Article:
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Thursday, August 20, 2009

Luke 15

"As long as you are trying to earn your salvation by controlling God through goodness, you will never be sure you have been good enough for Him. You simply aren't sure God loves and delights in you. What are the signs of this lack of assurance? We have already mentioned one sign: Every time something goes wrong in your life, you wonder if it's because you aren't living right in this or that area. Another sign is that criticism from others doesn't just hurt your feelings, it devastates you. This is because your sense of God's love is abstract and has little power in your life, and you need the approval of others to bolster your sense of value. You will also feel irresolvable guilt. When you do something you know is wrong your conscience torments you for a long time, even after you repent. Since you can't be sure you've repented deeply enough, you beat yourself up over what you did. But perhaps the clearest symptom of this lack of assurance is a dry prayer life...Why is it so important to know that Jesus exposes elder-brother lostness as being as wrong and destructive as younger brother lostness? The elder brothers of the world desperately need to see themselves in this mirror...The younger brother knew he was alienated from the father, but the elder brother did not. That's why elder brother lostness is so dangerous. Elder brothers don't go to God and beg for healing from their condition. They see nothing wrong with their condition and that can be fatal. If you know you are sick you may go to a doctor; if you don't know you're sick you won't--you'll just die...In this parable Jesus says to us, 'Would you please be open to the possibility that the gospel, real Christianity, is something very different from religion?'...There is a big difference between an elder brother and a real, gospel-believing Christian. But there are also many genuine Christians who are elder-brotherish...While most people do not arrive at these extreme places, each approach (younger and elder-brother) to life has the seeds of its own destruction in it, which draws its adherents toward the spiritual destinations [Jesus] describes so well...He has vividly portrayed both of the world's two spiritual paths (rebellion and moralism)....However, he exposes them both as profoundly mistaken, as dead ends. He clearly wants us to take some radically different approach, but what is it? Where do we find it? We will find the answer when we realize that Jesus deliberately left someone out of this parable. He did this so that we would look for him and, finding him, find out own way home at last."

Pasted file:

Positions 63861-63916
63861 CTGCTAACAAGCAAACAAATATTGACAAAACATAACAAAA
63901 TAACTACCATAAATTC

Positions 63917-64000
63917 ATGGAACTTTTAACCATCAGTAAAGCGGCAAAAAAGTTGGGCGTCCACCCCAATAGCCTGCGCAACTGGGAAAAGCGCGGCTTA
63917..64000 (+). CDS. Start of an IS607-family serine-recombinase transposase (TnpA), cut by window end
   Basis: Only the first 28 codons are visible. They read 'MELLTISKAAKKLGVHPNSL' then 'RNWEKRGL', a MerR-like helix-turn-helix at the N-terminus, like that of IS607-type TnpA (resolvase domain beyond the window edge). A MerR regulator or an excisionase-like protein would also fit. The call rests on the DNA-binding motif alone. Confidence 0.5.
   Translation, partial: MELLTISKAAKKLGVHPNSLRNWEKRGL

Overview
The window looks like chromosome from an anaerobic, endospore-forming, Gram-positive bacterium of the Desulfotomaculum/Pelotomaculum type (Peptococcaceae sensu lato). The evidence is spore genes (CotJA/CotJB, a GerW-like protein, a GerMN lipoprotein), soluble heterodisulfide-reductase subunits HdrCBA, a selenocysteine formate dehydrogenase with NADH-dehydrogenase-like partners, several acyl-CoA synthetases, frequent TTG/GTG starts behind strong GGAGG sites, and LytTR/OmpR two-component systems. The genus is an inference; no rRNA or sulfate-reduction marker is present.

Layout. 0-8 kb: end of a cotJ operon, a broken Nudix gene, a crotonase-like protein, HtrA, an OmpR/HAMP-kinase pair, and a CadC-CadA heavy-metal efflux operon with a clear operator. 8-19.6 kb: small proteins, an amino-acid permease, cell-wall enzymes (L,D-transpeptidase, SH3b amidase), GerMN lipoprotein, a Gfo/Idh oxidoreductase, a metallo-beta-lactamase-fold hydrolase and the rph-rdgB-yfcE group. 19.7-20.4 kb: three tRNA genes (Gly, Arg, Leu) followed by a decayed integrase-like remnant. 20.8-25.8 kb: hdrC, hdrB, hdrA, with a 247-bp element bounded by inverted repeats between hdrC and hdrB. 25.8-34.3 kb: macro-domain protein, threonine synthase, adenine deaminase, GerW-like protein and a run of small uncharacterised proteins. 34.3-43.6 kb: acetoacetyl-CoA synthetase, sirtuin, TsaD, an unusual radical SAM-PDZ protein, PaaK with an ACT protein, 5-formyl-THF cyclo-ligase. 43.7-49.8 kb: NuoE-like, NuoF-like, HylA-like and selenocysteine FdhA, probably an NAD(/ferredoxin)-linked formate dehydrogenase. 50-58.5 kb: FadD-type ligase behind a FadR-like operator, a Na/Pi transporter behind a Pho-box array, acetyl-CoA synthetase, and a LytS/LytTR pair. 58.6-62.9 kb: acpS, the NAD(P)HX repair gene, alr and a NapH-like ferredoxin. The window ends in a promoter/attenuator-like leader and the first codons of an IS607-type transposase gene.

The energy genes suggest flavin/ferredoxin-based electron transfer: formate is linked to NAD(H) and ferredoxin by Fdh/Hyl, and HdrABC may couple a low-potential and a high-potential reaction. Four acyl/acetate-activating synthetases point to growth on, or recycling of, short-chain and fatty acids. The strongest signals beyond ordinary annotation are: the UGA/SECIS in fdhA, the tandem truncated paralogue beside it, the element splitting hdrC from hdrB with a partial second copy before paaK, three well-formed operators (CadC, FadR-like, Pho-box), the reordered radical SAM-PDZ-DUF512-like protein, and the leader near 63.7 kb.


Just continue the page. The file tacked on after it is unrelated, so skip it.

--Tim Keller, The Prodigal God p. 63-66, 69-72
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